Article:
The same year, Massachusetts passed the “Facial and Other Remote Biometric Recognition” legislation limiting state law enforcement’s use of facial recognition. The law expressly included in the definition of facial recognition the “characteristics of an individual’s face, head or body to infer emotion, associations, activities or the location of an individual… gait, voice or other biometric characteristic.” The law required a court order or an immediate emergency where there could be a risk of harm to a person for use of facial recognition. It also limited all law enforcement agencies in the state, not just local law enforcement as in Virginia.
In 2021, Maine passed the “Act To Increase Privacy and Security by Prohibiting the Use of Facial Surveillance by Certain Government Employees and Officials,” which is similar to the “Facial and Other Remote Biometric Recognition” legislation in Massachusetts. However, Maine’s law applied to all government employees, not just law enforcement. Maine also allowed government employees to use facial recognition without a court order as long as the state employee was investigating a “serious crime” and believed there was “probable cause to believe that an unidentified individual in an image has committed the serious crime,” or under a limited number of additional exceptions. Massachusetts, by contrast, required a court order issued by a court that issues criminal warrants. Utah passed a similar law to that of Maine in 2021, limiting the government’s use of facial recognition except for investigations where there is a “fair probability” the individual is connected to the crime.
In other states:
- New York passed a 2021 law prohibiting facial recognition in schools.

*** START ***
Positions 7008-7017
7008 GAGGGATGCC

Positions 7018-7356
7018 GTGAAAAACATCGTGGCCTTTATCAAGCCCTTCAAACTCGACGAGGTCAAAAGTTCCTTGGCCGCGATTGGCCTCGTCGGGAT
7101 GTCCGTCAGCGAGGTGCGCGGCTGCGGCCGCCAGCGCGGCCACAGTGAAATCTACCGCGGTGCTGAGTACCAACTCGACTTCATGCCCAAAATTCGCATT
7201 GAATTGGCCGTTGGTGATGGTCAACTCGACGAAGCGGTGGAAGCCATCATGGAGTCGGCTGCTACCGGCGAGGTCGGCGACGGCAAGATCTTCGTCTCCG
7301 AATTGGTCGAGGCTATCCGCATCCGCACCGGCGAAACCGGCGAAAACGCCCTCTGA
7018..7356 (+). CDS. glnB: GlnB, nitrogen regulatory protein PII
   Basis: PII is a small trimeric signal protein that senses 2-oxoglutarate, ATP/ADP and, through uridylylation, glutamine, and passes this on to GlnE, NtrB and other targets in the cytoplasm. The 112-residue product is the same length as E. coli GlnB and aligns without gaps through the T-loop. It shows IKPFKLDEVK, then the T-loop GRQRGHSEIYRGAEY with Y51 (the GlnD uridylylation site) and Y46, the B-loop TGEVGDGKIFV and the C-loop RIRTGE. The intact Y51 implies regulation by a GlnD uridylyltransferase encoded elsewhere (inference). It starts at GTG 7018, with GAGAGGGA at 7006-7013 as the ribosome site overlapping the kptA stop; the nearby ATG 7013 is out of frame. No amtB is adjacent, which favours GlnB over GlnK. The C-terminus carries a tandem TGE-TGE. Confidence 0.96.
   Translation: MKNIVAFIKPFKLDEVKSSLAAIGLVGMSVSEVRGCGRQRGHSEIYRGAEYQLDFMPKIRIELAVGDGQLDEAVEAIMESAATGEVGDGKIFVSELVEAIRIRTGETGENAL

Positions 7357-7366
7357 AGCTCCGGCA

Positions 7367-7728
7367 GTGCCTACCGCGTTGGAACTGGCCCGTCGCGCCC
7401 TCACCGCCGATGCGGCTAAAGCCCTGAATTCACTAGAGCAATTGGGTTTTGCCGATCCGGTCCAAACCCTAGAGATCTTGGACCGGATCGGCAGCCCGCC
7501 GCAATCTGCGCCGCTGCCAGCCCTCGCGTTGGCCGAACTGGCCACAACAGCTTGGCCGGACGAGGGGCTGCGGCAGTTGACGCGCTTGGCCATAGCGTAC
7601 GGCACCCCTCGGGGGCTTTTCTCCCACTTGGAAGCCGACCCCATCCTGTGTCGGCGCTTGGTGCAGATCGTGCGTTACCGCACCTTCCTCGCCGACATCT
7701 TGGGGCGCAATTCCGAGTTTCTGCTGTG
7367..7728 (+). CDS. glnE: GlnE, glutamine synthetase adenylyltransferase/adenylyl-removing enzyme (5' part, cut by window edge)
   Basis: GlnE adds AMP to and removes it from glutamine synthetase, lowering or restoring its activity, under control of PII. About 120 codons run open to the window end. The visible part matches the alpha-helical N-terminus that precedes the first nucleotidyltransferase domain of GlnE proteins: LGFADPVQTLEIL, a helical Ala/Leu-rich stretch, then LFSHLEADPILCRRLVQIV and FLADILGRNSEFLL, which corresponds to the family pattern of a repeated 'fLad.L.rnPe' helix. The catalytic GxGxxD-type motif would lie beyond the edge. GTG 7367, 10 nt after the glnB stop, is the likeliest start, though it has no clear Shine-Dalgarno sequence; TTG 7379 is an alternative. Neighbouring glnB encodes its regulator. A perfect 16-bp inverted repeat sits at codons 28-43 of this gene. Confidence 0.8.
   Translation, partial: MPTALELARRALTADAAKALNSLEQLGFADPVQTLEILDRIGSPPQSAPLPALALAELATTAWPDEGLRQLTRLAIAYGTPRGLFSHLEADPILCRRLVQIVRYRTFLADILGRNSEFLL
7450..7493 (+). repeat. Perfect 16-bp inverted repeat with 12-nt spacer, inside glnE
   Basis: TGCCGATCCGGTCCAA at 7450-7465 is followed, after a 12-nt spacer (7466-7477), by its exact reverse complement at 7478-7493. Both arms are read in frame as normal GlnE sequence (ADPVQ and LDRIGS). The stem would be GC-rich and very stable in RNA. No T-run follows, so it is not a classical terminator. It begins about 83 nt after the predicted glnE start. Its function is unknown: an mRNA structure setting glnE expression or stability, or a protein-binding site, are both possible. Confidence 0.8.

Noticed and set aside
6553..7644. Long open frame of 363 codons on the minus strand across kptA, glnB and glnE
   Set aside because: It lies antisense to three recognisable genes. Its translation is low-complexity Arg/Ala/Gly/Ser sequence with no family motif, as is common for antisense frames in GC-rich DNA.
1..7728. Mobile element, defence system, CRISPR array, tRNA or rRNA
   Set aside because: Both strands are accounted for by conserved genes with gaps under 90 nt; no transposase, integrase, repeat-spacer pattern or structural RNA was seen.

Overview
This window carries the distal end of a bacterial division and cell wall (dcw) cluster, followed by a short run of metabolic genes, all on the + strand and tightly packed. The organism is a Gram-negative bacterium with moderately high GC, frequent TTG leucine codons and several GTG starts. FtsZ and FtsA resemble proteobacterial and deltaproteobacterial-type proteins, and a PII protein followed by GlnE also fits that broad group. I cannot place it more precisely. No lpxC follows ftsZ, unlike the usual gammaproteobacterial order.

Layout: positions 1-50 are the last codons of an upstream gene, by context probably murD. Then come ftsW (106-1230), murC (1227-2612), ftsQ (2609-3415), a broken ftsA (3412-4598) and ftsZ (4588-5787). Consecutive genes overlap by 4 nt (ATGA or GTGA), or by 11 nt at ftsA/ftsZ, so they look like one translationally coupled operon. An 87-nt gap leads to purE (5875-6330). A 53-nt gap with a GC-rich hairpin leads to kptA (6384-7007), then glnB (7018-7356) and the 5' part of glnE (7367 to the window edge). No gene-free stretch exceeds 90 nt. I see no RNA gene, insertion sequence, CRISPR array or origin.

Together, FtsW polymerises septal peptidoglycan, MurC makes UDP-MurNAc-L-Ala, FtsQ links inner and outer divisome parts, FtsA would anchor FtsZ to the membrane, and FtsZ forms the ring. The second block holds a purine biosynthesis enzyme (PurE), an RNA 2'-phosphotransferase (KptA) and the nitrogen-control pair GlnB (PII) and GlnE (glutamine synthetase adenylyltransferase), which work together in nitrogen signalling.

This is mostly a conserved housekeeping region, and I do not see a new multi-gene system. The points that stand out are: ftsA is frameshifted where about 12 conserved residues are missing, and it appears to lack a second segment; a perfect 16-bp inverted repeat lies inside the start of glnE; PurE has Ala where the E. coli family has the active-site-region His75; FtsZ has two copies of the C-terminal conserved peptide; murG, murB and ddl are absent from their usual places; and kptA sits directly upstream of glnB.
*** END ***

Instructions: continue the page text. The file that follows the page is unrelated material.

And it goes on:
- Washington state passed a law prohibiting government agencies from using facial recognition except with a warrant or in an emergency.
- In 2014, New Hampshire limited government agencies from using biometric data but allowed them to use it to solve a crime without a warrant.
- A 2020 Maryland law prohibits employers from using facial recognition during interviews without a signed consent.
- California passed a new law that banned law enforcement from using facial recognition in their body cameras but not in other police surveillance cameras. The law expires on January 1, 2023.
- Similarly, Oregon limited law enforcement from using facial recognition on body cameras.
While there appears to be a new trend in privacy rights among states, the majority of states—like Colorado and Montana—have failed in attempts to enact facial recognition legislation. Today as when Justice Brandeis opined on the topic 94 years ago, we are still balancing our right of privacy from the law enforcement with our fear of crime and the need to allow law enforcement to freely act. In addition, while Illinois, Texas, and California are limiting private companies from using biometric data without prior opt-in consent, most states have not enacted regulation to prevent private firms from using the technology, for now.
While the federal government is not addressing the thorny issue of facial recognition, states appear to be on a roll and are taking matters into their own hands. It is clear that both the left and the right of the political spectrum are seeking to curb the use of facial recognition and biometric software by law enforcement. Also, the implementation of a private right of action by Illinois has produced results in terms of keeping companies in line with regard to privacy rights. We should expect to see more state legislation granting private rights of action in cases related to violations of limitations on facial recognition and biometric data use, particularly in states with strong plaintiffs’ bars.